High-altitude training is important for proper fitness and to avoid health risks like high-altitude pulmonary edema.
You’ve signed the dotted line and in a few short months you’re strapping on your boots and heading “into thin air.” Whether it is climbing Mt. Everest or Mt. Evans, you’re going to need to improve your high-altitude fitness, the question is, how?
Let’s start by clearing up one of the more common misunderstandings when it comes to high-altitude training. There is no process by which one can naturally acclimatize, or adjust to high altitudes, that doesn’t involve physically being at altitude.
In other words, unless you spend the days leading up to your trip living in the high mountains, and then take a helicopter directly to your objective, there is nothing you can do to physiologically prepare for the climb. It is a natural process; you can’t rush it or take short-cuts (unless you buy a high-altitude chamber, which in my opinion totally misses the point). Oh and another thing, whether or not your body is actually capable of adjusting to high-altitude is mostly genetic. Sorry, it’s not for everybody. Blame it on Dad.
(One more thing- whatever you do, don’t be the guy or girl who wears one of those oxygen deprivation masks while on the stair stepper. Just don’t.)
Here are some practical tips on how to train for high-altitude:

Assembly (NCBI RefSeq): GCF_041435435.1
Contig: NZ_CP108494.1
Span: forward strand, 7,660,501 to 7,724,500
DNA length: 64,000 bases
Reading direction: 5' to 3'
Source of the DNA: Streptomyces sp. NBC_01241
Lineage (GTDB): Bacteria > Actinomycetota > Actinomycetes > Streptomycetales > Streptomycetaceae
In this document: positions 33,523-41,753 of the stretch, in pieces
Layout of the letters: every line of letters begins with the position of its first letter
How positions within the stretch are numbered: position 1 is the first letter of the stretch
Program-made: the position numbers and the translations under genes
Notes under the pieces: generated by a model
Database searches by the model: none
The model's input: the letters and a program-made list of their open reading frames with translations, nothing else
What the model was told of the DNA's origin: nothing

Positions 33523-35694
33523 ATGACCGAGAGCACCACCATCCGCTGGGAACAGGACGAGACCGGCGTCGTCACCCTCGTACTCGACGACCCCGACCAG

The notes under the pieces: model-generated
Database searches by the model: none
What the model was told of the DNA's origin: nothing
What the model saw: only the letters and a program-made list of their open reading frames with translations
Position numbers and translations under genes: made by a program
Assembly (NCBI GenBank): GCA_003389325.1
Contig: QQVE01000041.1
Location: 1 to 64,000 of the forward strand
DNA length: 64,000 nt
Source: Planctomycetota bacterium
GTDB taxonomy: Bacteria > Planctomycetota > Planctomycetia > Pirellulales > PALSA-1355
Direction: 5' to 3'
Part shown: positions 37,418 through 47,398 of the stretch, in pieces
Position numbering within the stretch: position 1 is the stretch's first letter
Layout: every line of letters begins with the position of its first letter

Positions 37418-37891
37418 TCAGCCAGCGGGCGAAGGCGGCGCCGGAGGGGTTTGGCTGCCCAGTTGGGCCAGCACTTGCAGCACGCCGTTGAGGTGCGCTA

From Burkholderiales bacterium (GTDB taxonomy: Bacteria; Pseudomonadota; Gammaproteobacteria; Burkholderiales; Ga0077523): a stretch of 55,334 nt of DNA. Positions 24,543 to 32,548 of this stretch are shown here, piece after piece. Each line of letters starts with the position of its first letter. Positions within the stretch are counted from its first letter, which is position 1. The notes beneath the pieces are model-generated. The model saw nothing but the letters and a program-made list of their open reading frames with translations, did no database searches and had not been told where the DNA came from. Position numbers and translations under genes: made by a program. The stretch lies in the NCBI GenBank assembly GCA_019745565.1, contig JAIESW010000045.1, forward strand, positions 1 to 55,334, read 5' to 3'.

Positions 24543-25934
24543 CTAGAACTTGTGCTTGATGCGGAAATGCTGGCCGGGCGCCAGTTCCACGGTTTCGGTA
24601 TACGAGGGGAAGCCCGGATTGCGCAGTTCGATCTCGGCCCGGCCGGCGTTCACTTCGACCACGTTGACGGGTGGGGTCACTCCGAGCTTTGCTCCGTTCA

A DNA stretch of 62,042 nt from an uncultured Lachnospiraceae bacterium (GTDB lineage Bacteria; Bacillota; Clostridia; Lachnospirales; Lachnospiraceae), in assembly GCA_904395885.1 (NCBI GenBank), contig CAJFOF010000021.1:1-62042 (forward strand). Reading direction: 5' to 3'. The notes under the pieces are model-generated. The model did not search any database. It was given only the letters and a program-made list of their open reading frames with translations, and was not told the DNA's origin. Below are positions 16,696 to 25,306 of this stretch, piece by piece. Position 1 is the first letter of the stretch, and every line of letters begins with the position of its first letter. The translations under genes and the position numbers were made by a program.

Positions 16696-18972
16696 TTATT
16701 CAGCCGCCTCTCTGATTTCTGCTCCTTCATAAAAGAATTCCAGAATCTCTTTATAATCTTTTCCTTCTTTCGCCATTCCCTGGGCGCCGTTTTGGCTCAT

Unless your objective involves intense technical climbing or speed ascents, your best bet is to spend the bulk of your high-altitude training logging miles on your feet. Slow and long is the name of the game. However, a little speed hiking in your local mountains when you can won’t hurt either. The advantages of long trail runs are two-fold; you build endurance and mental toughness while improving your high-altitude fitness.
Intensity makes the difference.
While at altitude you are reduced to a walking lung. To prepare, add at least two high-intensity workouts a week to build your lung capacity. Stay light with the weight and move fast!
Learn how to control your breathing while under intense physical distress and practice techniques such as pressure breathing. Believe it or not, some of the best high-altitude mountaineers are yogis.
Get your mind right.
Mental training as it relates to high-altitude training goes far beyond the “teach yourself how to suffer” mentality. You need to learn and understand what happens to your body at altitude so you can truly understand the difference between discomfort and danger. It’s a fine line.
While training, get in the routine of periodically asking yourself “what does my body need right now?” Understanding what your body is telling you is crucial to success at altitude. It can help you avoid life-threatening conditions like high-altitude pulmonary edema.